23. 23. /1Net • The purpose of 1net is to provide an inclusive and open venue supporting discussion of Internet governance matters for all those interested (individuals, governments, civil societies, technicians, etc.) and to deliver the results of those discussions to the agendas of established and developing Internet governance institutions. • Discussions on /1net happens on the /1net mailing list and periodic publications on the /1net website. • Visit to get engaged
  24. 24. NTIA/IANA Stewardship Transition • The NTIA under the US Commerce Department in March 2014 announced its intention to transition its oversight responsibility of the IANA Functions to the Global Internet Community after its contract with ICANN expires in 2015 • Visit to get engaged
  25. 25. NETMundial • The Global Multistakeholder Meeting on the Future of Internet Governance dubbed NETMundial took place in Sao Paolo, Brazil from April 23-24, 2014. • NEMundial Executive Secretariat consolidated 188 content contributions made by stakeholders into a draft Outcome document. Draft outcome document was made available for public comments between April 15th and 21st. • A total of 1,370 comments were received, consolidated into one single report by NEMundial Executive Secretariat • The meeting congregated 1,480 stakeholders with active voices (including remote participation), from a diversity of 97 nations. • The meeting followed an initiative proposed by and /1net. • Visit for more information on NetMundial and to download the final version NetMundial Outcome document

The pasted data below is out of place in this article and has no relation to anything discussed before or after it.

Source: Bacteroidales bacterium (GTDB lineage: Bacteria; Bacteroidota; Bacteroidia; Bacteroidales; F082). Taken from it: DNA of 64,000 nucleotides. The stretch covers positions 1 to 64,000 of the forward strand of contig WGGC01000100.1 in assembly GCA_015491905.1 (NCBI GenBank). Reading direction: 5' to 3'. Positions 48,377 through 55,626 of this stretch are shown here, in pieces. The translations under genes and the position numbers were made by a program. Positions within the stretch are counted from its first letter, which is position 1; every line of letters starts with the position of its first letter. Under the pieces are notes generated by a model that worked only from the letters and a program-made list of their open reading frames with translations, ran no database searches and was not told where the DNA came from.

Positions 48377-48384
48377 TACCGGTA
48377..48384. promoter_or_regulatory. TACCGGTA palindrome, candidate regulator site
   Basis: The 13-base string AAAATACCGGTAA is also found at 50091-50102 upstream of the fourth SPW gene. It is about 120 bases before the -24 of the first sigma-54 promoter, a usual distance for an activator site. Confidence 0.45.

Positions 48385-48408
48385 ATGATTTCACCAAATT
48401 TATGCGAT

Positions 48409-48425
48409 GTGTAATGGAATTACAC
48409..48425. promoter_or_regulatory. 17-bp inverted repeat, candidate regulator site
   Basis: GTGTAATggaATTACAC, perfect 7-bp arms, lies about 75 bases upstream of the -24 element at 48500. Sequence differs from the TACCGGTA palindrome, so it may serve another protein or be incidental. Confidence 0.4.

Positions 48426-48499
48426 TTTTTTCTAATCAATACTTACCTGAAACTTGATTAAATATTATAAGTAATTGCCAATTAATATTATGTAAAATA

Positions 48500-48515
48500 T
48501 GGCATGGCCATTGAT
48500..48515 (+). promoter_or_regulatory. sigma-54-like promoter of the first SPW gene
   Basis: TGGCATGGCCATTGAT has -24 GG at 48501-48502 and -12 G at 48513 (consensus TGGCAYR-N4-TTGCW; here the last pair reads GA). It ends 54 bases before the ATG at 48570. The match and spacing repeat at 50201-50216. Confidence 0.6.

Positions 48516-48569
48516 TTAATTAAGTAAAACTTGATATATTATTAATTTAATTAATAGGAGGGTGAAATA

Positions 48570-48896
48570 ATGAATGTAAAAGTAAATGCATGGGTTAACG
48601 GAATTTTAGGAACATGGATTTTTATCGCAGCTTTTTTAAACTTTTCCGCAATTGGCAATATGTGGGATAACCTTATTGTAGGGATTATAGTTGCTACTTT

26. 26. Enhancing ICANN Accountability • How should ICANN’s broader accountability mechanisms be strengthened to address the absence of its historical contractual relationship to the U.S. Government?
  27. 27. Where to Engage • Global IGF • Africa IGF • West Africa IGF • Local Internet Activities (Capacity building, Policy Development etc)
  28. 28. Where to Engage Standards Development • IETF • W3C Network Organisations • *nogs • ISOC Policy and Regulation • ISOC • ICANN • RIRs • ITU
  29. 29. Lessons for Ghana The world will not wait for us while we take forever to decide when and how we engage in Global Internet Governance discussions! The time to get involved is now, Ghana!!!
  30. 30. References 1. 2. 3. 4. 5. 6. cooperation 7. 8. nternet%20Governance%20iPDF_06.pdf 9. 10. 11. 12. 06-en
  31. 31. The End